Has it ever happened to you to not manage to land your dream job because you did not fit perfectly the job description? Or maybe you had enough experience in that particular programming language? Or perhaps you did many things in the past, and your background sounded “too diversified”? It’s a familiar feeling, I guess. But don’t worry. In the end, things will turn around, and here’s why Generalists will beat Specialists in the long run.

Many of my job-seeking friends or people I talk with on Reddit share this feeling of not being specialist enough to succeed in the job application process. Often companies look for people who have done the same job, in the same industry and possibly at a competitor. On the other side, job seekers may be looking for new experiences in different sectors.

Source: Gates Notes

I will try to assume that specialised skills are preferred to general in today’s culture. But are they preferable? In his book “Range: Why Generalists Will Triumph in a Specialised World”, David Epstein tries to point out why generalists will beat specialists in the long run.

You may wonder if simply the job market has turned more “picky“, and thiat’s a fair question.

As reported from reuters.com, we’re in the middle of “The Big Recession“. n 2021, almost four million Americans left their job to find better work conditions, and at the same time, job openings have continued to rise drastically.

Another trend you may have noticed in the job market currently is that everybody’s hiring, but nobody’s getting hired, as reported by Vox.com. The ratio of job openings to hires is at its highest peak. FlexJobs, a jobs website that focuses on remote and flexible work, reports that 41 per cent of the respondents couldn’t find enough openings in their preferred profession.

Range, and why generalists will beat specialists in the long run

David Epstein examined the world’s most successful musicians, athletes, artists, inventors, forecasters and scientists to claim that early specialisation is hardly the key, starting from the case of Tiger Woods and Roger Federer.

Unless you have lived on a different planet for the last 20 years, you will know that is considered among the great athletes ever respectively in golf and tennis discipline. Tiger Woods started devoting his life to golf at two and compounded an immense training in the specific field. On the other hand, Roger Federer tried many different sports before starting, such as skiing, swimming, wrestling, basketball, et cetera. When he was 12 years old, he decided he took the final decision that led him to 20 Grand Slams.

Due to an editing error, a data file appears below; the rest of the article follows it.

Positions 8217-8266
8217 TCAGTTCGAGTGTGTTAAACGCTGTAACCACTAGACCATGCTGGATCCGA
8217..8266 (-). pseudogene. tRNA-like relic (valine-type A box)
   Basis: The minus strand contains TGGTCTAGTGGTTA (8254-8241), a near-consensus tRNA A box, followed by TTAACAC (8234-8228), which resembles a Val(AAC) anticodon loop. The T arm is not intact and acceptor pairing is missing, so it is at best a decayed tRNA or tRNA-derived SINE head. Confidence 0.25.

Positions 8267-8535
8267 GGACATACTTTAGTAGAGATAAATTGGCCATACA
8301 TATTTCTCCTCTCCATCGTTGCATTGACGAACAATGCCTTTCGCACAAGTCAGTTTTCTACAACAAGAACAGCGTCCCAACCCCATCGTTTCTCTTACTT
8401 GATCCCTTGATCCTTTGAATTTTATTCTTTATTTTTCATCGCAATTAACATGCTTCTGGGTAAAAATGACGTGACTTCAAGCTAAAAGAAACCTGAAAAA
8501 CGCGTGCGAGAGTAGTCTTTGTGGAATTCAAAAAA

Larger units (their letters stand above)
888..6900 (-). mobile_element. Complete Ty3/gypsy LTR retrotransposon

The author suggests that Roger’s path to achievement is rarely told and advertised, but there are many examples of that, and probably it’s a case of human bias, as discussed for Black Swan’s before.

Why is specialisation not always better?

What are the factors that make specialisation suboptimal in some contests? Epstein claims that you should be aware that learning paths vary depending on being in a fast or low feedback environment.

If the discipline is easy to test, gives fast feedback, and let you iterate repetitively in a short amount of time, focused effort helps you improve. For instance, if you play chess:

  • You can play many matches every day.
  • Goal, tactics, strategies and tasks have been the same since ever.
  • Every move you make can be evaluated immediately by someone more expert or a computer.
  • You can also study your match right after it and find better strategies not to commit the same errors.
  • Anything that happens on the chessboard is 100% under your influence, and no external factors can change the result of the match.
  • You can easily measure progress and improvements.

That’s what Laszlo Polgar grasped when he decided to create to make all his three daughters master chess players.

A general world

But that’s not the case of many jobs you can apply for, in which:

  • There’s no immediate feedback on your action.
  • The type of problem you solve constantly changes.
  • Your contribution is a tiny part according to the size of the organisation.
  • Market and industry trends account a lot for the performance of a firm.
  • The metrics evaluated are at the end of a long chain of causes and effects.
  • Feedback on your job may need years to arrive. For instance, Satya Nadella management of Microsoft took years of investing in capabilities and not shining financial statement before making Bill Gates creation breaking the two trillion dollars wall of market capitalisation.

According to the author, generalists make the difference in a low feedback environment because they can integrate different domains, have a bigger picture, have more lateral thinking capacity, be more creative when experiencing new situations, and apply diversified skills to solve problems.

Now what?

The book may convince you that Generalists will beat Specialists in the long run, but you also have to deal with the request to show specialisation in some domains. A good compromise is to strive to be a so-called “T-Shaped person“.


“The vertical bar on the letter T represents the depth of related skills and expertise in a single field. Whereas the horizontal bar is the ability to collaborate across disciplines with experts in other areas and to apply knowledge in areas of expertise other than one’s own”.

Try to invest in going deep with something you like and keep the extent of interest, passions and craft wide, and you will see that generalists will triumph at the end.


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